Caltrans planners and the California Highway Patrol were adamant that left-lane on-off ramps on six-lane highways were unsafe. Caltrans officials feared that if Montecito were granted an exception, Caltrans would be legally liable for accidents because it had already declared left-lane ramps unsafe on six-lane highways.

The only result of the Common Sense 101 campaign was a four-year delay in the approval of the March 2012 Draft Environmental Impact Report (EIR) for the South Coast 101 HOV Lanes Project. An additional consequence was that the Montecito community was viewed as an obstructionist to widening efforts by both SBCAG and Caltrans. Wiser planners in Carpinteria eagerly embraced the widening process and secured early funding for their projects.

Environmental Impact Lawsuit Stops the Widening in the Montecito Corridor

In late 2014, a so-called “Transportation Futures Committee”‘ retained local attorney Marc S. Chytilo to challenge the Caltrans Environmental Impact Report (EIR), inducing another two-year delay for Montecito. This lawsuit, supported by then-Santa Barbara Mayor Helene Schneider, cemented the decision to widen first in Carpinteria, and push Montecito’s widening to the tail-end of the widening process.

Where Are We Now?

Our community is in for a bumpy ride for the foreseeable future. The North Jameson frontage road has already become the 3rd lane of the 101. In addition, commuters exit the 101 to use the Sheffield Drive to East Valley Road to Hot Springs/Olive Mill local roads to bypass the proverbial pig-in-a-python traffic snarl on the 101.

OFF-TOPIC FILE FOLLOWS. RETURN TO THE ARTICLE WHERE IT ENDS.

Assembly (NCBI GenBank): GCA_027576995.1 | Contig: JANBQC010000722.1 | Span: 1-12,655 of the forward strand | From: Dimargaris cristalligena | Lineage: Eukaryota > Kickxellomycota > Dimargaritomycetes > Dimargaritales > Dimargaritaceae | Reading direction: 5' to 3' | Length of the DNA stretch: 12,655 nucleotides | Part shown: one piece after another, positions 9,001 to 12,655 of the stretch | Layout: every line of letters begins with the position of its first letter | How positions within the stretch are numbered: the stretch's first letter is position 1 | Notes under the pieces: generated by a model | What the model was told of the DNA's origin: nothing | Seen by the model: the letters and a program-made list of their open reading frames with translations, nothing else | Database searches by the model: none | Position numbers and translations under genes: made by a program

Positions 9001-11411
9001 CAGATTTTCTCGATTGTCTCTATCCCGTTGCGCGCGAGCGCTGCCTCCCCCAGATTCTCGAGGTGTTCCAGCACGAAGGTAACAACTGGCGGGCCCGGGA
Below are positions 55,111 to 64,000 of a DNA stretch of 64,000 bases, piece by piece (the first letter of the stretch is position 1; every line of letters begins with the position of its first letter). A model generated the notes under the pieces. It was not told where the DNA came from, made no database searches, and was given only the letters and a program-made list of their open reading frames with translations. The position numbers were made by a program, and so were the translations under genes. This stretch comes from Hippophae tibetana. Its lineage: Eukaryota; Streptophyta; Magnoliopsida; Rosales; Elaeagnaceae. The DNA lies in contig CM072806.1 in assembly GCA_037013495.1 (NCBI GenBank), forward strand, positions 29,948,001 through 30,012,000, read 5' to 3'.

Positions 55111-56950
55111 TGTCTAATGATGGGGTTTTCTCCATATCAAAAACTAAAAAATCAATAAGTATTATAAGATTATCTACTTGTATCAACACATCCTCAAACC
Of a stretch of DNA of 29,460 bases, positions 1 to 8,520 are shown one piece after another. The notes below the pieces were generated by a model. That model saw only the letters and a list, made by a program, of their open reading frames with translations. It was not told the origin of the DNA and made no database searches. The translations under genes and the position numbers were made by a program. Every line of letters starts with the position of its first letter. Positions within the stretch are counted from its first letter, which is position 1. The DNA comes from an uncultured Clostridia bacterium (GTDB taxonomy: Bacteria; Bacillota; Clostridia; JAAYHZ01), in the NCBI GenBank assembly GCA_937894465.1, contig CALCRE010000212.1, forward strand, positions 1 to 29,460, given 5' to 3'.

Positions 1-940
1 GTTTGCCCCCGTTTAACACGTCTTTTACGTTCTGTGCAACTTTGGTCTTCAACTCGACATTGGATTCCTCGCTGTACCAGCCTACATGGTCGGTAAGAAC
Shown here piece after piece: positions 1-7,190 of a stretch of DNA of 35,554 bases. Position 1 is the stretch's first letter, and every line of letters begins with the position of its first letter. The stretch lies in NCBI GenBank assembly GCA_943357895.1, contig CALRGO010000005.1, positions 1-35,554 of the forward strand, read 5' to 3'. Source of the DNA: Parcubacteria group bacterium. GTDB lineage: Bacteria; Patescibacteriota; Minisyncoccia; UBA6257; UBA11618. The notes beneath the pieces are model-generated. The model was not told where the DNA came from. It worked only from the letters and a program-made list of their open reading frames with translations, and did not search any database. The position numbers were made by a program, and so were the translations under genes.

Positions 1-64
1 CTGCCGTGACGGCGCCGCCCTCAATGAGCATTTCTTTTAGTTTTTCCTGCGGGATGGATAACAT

The reality is that until 2030, Montecito is likely to be the only stretch of 101 between Los Angeles and Goleta restricted to one or two lanes of traffic in each direction. A highway with a design capacity of 45,000 cars and trucks per day, will be asked to carry 100,000 vehicles per day through Montecito.

I’m sure that smarter minds than mine can suggest mitigations to reduce this greater gridlock and community frustration. Any ideas?

Next week: A Few Remedies for Montecito… A Focus on Solutions. What are the plans for widening the 101? What are the timeframes? What are the costs?